One of the greatest bits of dialogue regarding a psychedelic rock band is, of course, the following nugget from Russ Meyer's Beyond the Valley of the Dolls, something to the extent of "I have been to plenty of parties where they play records by the Strawberry Alarm Clock, but this is the first time the Strawberry Alarm Clock is actually playing at the party!" In an alternate universe, a cool discographer type steps forward and replies, "Yes, but what about Howard Davis, who did vocal arrangements for the band and even speaks on a track that is actually entitled 'Nightmare of Percussion'?"
This is not the same Howard Davis who played alto saxophone in big bands, nor, for that matter, is he the one who plays violin in the Alberni String Quartet. The vocal arranger had talents that were certainly in demand in creating pop hits during the second half of the '60s. The scenario evoked by "Incense and Peppermints" might be heavy on loud fuzzbox guitars, but the producers who hired Davis were more interested in intricate harmonizing, bent on outdoing whatever the current hit might have been by Harpers Bizarre or the Association.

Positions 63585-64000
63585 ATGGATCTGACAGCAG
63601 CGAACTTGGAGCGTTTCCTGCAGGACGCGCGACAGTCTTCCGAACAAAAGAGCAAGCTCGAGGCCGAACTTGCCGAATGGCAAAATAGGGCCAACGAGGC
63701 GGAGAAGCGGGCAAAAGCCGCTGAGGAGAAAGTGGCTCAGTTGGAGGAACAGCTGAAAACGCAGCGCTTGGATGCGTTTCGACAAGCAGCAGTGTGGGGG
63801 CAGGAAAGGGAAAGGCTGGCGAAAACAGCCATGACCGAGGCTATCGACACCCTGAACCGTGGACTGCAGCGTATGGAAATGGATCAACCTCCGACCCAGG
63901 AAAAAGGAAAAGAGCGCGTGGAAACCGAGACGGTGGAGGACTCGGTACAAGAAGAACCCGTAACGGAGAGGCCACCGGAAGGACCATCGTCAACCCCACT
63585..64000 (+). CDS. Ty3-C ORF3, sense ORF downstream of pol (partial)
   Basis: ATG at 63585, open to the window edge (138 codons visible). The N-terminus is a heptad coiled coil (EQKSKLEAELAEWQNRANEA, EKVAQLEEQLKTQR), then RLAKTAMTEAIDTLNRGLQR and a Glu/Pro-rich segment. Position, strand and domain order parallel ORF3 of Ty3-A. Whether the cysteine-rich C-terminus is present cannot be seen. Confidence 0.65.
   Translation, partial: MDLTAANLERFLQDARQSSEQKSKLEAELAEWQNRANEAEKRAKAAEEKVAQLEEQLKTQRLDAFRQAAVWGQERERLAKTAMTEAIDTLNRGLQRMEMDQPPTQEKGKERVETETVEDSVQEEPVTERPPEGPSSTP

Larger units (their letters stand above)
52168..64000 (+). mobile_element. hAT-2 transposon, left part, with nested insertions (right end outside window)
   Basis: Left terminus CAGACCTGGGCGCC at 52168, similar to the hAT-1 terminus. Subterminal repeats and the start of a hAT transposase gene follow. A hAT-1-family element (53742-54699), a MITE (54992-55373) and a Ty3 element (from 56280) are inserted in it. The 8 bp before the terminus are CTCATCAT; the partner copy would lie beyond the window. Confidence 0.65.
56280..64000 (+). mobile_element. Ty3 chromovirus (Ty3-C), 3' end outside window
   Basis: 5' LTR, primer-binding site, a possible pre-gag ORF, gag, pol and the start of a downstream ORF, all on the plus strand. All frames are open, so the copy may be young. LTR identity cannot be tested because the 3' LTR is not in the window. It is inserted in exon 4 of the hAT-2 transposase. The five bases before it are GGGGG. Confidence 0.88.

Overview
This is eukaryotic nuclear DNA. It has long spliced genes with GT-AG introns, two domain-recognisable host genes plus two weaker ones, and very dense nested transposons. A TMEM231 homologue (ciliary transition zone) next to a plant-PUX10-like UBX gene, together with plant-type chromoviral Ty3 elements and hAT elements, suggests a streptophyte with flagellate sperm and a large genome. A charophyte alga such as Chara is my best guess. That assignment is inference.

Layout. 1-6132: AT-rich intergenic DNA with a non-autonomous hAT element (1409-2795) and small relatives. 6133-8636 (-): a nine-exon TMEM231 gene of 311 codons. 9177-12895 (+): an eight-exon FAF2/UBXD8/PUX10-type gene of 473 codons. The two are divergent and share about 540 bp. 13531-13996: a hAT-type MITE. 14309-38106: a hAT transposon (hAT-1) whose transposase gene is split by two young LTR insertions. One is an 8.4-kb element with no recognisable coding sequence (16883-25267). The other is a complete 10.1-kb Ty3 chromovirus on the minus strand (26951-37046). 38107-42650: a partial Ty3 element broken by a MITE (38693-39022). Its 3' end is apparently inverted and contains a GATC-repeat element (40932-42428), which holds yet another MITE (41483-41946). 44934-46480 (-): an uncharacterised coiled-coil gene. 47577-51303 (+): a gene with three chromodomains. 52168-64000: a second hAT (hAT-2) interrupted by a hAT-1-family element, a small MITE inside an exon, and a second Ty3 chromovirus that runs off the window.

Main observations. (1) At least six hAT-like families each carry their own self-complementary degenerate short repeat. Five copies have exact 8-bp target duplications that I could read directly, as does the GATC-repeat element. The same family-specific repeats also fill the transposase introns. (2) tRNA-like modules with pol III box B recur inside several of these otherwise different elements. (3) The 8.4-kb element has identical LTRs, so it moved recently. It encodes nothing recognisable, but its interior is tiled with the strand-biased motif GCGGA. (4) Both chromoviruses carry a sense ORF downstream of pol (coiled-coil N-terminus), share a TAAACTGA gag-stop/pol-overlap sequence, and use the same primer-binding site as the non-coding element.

Big vocal gulps to fill, Davis began winding up the Strawberry Alarm Clock following the group's first and biggest hit. Nonetheless, Davis is often mistakenly credited with having come up with the rubato "sha la la" sequence in "Incense and Peppermints" that hippies like to describe as "where you cool out after the heavy trip." What he did come up with included particularly complex vocal charts for tracks on the band's second album, such as the sensitive, honest "Soft Skies, No Lies" and the helpful, accurate "Go Back, You're Going the Wrong Way" -- not to mention what seems like an overcooked section of the "Black Butter" trilogy.